No Description
Alden Peeters de3bd6bca3 Added license 2 months ago
scenes Added screenshot 2 months ago
scripts Changed win condition to 5 dungeons 2 months ago
sfx pew pew pew 2 months ago
sprites Banana 2 months ago
.gitignore Improved exporter 2 months ago Added license 2 months ago
FloorTileset.res Added resources 2 months ago Updated README 2 months ago
WallTileset.res Did a bunch of stuff 2 months ago Improved the exporter some more 2 months ago
default_env.tres Added some basic groundwork 2 months ago
export_presets.cfg Banana 2 months ago
icon.png Added icon 2 months ago
icon.png.import Initial commit 2 months ago
project.godot Added icon 2 months ago
screenshot.png Added screenshot 2 months ago
screenshot.png.import Added screenshot 2 months ago


A game made by atoms118 and thatmadhacker for Open Jam 2018



Skeledungeon is pretty much your standard dungeon game; dungeons are randomly generated, and are filled with enemies, loot, and the elusive exit to the next dungeon. Make it through four dungeons and you win. Oh, and don’t forget to collect the random bones & guns the baddies drop along the way.

You can grab a friend for this one, since we have local multiplayer support! Just plug in a second controller and you’re good to go.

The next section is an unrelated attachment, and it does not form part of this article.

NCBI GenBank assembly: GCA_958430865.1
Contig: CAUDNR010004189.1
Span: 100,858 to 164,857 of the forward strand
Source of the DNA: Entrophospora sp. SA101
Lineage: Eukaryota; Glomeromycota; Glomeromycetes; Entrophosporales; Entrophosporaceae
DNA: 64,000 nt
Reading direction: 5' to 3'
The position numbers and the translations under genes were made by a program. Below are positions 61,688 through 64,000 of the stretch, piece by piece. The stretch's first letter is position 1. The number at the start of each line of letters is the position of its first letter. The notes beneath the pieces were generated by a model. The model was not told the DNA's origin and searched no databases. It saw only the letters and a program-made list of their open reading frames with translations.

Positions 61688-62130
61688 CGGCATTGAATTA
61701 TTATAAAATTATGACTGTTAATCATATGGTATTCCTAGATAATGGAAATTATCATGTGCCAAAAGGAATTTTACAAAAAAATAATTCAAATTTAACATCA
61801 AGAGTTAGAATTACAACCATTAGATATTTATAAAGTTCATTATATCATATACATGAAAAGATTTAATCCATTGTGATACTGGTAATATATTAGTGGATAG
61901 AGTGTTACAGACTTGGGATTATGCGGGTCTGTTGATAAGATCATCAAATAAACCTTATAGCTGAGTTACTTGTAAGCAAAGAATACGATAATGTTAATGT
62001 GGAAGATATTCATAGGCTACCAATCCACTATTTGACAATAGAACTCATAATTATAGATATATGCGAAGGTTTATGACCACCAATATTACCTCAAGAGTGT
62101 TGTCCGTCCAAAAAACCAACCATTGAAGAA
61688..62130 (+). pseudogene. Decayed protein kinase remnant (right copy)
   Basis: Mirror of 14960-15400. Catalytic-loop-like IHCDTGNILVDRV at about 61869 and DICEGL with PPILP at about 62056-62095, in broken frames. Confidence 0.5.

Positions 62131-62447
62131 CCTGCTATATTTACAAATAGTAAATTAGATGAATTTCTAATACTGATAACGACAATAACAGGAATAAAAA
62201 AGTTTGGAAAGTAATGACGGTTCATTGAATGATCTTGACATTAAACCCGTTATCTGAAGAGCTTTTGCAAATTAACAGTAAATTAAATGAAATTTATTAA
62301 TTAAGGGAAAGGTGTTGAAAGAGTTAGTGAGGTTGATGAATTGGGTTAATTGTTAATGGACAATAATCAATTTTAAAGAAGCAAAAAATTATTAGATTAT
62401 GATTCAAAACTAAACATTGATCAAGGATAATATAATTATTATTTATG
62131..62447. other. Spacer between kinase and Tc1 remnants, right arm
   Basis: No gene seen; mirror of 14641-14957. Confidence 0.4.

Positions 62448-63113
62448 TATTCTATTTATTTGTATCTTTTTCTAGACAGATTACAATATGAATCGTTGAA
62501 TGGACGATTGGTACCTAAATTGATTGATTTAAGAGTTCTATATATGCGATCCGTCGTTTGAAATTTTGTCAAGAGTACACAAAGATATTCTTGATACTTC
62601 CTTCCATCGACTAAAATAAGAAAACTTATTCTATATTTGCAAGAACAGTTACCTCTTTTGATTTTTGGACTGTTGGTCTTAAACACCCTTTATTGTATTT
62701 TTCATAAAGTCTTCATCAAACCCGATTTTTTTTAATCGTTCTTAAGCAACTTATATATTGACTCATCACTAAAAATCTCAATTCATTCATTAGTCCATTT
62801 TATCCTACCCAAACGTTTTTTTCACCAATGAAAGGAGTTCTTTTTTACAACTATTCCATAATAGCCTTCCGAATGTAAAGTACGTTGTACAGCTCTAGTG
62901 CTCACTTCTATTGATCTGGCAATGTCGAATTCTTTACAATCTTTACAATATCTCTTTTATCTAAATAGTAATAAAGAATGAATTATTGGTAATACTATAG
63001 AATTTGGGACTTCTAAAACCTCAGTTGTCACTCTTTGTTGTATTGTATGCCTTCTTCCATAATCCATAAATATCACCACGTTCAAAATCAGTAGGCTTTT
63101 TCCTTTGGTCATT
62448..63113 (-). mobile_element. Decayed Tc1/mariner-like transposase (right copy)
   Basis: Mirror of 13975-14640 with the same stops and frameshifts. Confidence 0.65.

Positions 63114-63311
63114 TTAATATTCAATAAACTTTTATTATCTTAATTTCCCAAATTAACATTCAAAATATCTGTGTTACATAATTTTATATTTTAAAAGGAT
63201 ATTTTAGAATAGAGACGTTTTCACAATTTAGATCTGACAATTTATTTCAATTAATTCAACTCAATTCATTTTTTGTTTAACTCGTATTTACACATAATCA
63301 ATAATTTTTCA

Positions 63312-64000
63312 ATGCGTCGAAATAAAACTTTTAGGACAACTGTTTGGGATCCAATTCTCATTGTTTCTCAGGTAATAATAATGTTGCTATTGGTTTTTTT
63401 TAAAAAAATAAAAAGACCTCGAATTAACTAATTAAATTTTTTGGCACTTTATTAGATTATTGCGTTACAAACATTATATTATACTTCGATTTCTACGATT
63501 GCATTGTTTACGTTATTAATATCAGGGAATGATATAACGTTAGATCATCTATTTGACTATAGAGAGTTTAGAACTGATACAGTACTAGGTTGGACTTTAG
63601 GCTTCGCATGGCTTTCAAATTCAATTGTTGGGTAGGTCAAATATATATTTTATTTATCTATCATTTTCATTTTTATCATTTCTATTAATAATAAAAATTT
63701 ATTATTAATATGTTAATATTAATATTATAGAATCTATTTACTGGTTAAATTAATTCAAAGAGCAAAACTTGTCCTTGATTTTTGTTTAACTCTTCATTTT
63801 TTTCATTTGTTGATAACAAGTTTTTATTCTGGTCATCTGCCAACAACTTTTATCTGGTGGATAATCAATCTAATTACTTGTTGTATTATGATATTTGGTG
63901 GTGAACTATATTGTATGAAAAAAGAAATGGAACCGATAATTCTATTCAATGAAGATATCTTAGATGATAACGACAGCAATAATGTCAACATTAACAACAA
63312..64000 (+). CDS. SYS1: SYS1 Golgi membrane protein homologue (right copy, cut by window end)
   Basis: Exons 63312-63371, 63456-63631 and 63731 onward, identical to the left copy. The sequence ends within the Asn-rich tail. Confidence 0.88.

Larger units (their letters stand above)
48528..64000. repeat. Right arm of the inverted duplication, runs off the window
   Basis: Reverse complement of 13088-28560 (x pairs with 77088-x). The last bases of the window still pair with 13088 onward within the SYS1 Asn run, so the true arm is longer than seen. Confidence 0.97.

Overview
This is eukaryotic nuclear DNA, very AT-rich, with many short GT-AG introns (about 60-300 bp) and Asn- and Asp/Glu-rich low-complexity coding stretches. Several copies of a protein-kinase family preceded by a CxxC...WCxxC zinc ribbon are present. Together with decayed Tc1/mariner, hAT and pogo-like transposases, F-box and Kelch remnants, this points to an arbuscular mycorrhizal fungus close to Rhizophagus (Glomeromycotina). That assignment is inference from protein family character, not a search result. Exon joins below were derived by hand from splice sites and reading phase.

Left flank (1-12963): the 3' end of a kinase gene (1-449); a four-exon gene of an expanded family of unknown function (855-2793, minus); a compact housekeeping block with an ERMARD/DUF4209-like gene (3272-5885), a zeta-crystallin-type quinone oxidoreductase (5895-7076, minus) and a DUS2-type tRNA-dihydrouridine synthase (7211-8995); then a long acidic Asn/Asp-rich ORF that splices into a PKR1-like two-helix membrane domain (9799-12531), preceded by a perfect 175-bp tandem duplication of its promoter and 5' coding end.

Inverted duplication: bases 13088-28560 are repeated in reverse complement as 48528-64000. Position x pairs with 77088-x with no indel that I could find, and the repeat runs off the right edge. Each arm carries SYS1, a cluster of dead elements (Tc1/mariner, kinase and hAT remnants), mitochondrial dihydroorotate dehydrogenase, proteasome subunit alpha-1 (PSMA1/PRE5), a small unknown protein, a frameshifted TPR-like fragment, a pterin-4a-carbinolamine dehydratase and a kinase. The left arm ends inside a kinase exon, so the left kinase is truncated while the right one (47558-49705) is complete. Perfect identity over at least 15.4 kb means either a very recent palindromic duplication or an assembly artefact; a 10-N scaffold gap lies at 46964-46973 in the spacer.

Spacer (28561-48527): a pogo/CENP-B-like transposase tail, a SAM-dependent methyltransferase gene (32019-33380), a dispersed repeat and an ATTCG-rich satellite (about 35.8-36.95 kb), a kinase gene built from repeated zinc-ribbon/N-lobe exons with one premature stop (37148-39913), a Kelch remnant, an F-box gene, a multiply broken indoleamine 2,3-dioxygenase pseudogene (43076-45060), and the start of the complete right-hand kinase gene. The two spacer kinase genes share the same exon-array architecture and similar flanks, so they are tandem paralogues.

Speaking of controllers, we support those too! In fact, we strongly recommend you play with a controller, since controller gameplay has one absolutely revolutionary feature the keyboard users sadly won’t get to experience: aiming. If you don’t have a controller, that’s fine, because you can still play the game just fine with a keyboard. No mouse is necessary! Oh, and you might want to press F11/Start to get into fullscreen, since it can be a bit hard to see the tiny screen.

So, you might be wondering how this fits the theme (which, in case you’re not familiar with the jam, is “Spam to win”). Ohoho, I’m glad you asked. Instead of having a single key to shoot your gun, weapons are assigned to keys/buttons completely randomly. There are a total of eight keys/buttons a weapon could be assigned to, and here’s where the real fun begins: There’s no limit to how many weapons you can have equipped at once. If you don’t understand how this fits the theme, play the game for 5-10 minutes and you’ll figure it out.


Alright, so since we want all the open source points we can get (who doesn’t!), let’s go into some detail about how this game was made.

Everything was done on Linux (thatmadhacker dual boots Ubuntu and I (atoms118) run Arch), and I’m proud to say that not a single piece of closed source software was used. The game runs in the Godot engine and is written in Godot’s GDScript, and all the sprites were created in GIMP, as well as a couple tones in Audacity. In fact, even the version control being used is open source, and every step of the way as well (cough Github cough). Of course git itself is open source, but the server you’re probably reading this from right now is also an open source program called Gitea.